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Atherogenic lipoproteins are molecules that carry cholesterol in the bloodstream. They are distinguished from other lipids because of a tendency to accumulate in blood vessels and block circulation, causing cardiovascular disease. Most commonly, these lipids derive from intake of foods high in cholesterol. They also form embolisms that lead to vessel blockage, heart attacks, and strokes. Some individuals may have a genetic predisposition for higher than average levels of atherogenic lipoproteins in their blood.
Lipoproteins are molecules that transport lipids in the bloodstream. Low-density lipoproteins (LDL) are atherogenic, and colloquially are called the "bad" kind of cholesterol. LDL carries the majority of the cholesterol in the blood serum, and is the main lipid that accumulates in arterial plaques. High-density lipoproteins (HDL), conversely, carry LDL cholesterol out of the bloodstream and into the liver, where it is metabolized and cannot block blood vessels.
Atherogenesis is the formation of hardened plaques, made from lipids, inside arteries. It is caused when atherogenic lipoproteins such as LDL are oxidized by free radical molecules. When these particles attach to the arterial wall, inflammation occurs as the immune system tries to repair the damage. Over time, this leads to atherosclerosis, as more arteries become narrow and blocked, causing cardiovascular disease, a leading cause of death in the industrialized world.
In some cases, smaller pieces of plaque can break out of a blocked vessel and circulate in the bloodstream. These fragments, called emboli, include atherogenic lipoproteins. Some cause strokes or heart attacks if lodged in a major blood vessel. In addition to LDL, an embolus may contain other lipids and cells formed from the inflammatory response inside the blood vessel. In some instances, plaques that do not fully block one artery may eventually drift into a critical position in another and cause severe impairment or death.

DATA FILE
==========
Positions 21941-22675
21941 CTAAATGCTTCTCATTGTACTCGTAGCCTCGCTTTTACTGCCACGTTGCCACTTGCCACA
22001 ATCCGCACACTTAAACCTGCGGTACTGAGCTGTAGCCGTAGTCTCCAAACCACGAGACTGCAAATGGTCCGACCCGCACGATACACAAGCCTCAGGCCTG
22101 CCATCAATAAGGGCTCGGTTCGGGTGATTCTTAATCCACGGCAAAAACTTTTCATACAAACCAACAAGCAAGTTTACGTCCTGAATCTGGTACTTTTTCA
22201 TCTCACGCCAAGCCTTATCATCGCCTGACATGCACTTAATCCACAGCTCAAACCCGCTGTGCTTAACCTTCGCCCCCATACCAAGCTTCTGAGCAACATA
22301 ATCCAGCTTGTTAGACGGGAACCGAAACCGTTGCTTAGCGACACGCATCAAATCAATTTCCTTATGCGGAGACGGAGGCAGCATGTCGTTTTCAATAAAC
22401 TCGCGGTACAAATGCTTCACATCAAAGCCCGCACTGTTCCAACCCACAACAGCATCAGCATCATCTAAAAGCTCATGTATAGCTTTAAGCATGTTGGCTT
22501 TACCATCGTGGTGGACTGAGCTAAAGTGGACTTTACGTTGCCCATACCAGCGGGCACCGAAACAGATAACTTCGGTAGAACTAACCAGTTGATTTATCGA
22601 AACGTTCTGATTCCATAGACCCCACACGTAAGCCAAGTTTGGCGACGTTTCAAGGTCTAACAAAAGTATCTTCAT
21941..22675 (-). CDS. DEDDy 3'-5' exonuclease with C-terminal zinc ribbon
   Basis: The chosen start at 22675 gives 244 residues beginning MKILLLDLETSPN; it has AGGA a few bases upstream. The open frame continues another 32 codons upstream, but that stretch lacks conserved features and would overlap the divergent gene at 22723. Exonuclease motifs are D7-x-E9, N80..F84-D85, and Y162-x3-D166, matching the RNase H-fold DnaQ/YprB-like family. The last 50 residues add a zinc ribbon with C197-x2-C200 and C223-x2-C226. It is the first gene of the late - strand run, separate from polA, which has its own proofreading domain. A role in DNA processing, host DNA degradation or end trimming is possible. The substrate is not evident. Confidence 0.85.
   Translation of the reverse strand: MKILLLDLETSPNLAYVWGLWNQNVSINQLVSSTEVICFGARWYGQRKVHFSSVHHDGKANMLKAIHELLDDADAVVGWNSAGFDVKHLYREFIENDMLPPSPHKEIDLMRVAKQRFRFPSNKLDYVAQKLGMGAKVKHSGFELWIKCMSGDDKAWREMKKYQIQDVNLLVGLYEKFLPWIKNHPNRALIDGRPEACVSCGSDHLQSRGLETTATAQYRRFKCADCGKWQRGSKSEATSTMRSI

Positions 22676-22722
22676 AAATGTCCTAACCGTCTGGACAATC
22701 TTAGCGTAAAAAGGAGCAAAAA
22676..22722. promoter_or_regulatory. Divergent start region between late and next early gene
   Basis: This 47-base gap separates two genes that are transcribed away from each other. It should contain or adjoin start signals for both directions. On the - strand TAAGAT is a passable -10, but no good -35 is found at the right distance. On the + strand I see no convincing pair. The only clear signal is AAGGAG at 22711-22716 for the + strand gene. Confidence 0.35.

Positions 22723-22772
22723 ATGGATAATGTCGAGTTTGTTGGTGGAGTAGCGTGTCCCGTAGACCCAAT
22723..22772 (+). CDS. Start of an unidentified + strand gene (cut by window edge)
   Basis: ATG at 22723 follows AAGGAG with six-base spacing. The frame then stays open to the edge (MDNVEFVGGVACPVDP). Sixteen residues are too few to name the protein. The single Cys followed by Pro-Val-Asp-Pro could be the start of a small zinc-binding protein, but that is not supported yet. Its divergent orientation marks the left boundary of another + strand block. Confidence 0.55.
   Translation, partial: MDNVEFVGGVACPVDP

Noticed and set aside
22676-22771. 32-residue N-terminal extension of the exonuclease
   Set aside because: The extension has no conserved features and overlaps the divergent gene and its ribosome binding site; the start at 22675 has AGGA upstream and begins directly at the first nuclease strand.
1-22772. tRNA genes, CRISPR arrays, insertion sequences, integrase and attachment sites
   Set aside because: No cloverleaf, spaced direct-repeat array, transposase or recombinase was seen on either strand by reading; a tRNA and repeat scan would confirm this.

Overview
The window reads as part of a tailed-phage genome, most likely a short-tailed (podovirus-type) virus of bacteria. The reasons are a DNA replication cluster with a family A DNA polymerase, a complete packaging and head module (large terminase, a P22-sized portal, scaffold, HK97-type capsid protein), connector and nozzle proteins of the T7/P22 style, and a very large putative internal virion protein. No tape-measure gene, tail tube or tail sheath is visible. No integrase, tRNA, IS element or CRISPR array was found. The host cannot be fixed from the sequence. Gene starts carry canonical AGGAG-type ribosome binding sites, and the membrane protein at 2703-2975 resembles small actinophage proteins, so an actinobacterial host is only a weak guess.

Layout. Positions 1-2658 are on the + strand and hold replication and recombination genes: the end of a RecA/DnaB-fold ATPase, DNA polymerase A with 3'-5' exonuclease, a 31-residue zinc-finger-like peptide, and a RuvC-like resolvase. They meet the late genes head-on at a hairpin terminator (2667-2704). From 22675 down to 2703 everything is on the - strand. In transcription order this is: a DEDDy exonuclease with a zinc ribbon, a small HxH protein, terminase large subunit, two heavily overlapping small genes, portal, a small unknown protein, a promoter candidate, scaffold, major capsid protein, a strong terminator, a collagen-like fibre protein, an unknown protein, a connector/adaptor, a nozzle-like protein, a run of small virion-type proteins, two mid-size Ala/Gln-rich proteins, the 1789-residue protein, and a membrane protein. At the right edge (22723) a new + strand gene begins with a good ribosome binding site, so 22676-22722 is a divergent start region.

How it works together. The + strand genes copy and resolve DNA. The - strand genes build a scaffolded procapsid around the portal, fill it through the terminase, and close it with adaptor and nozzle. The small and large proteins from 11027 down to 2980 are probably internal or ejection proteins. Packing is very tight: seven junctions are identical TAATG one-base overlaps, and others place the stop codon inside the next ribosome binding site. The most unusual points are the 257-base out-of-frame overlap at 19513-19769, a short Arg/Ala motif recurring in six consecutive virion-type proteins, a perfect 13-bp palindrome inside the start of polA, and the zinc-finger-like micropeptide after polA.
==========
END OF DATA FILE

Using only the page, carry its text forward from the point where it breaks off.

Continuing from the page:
Some lipid-storing tissues are potentially atherogenic. For instance, much of the fat within the body is stored in adipose tissue as triglycerides. These molecules are generally kept out of the bloodstream and are not in a strict sense atherogenic. But some lipoproteins with triglycerides also contain LDL cholesterol, and thus contribute to arterial plaque formation. For this reason, high blood triglyceride levels can be interpreted as an increased risk of cardiovascular disease.
In the late 20th century, some scientific studies indicated that people with coronary artery disease may have a different type of atherogenic lipoprotein circulating in their blood. Further studies suggested that a heritable phenotype caused these patients to have small, dense LDL particles that increased their risk of disease. Called the small, dense LDL phenotype, this is usually found in individuals also presenting with endothelial disease in their blood vessel lining, and with reduced levels of HDL.
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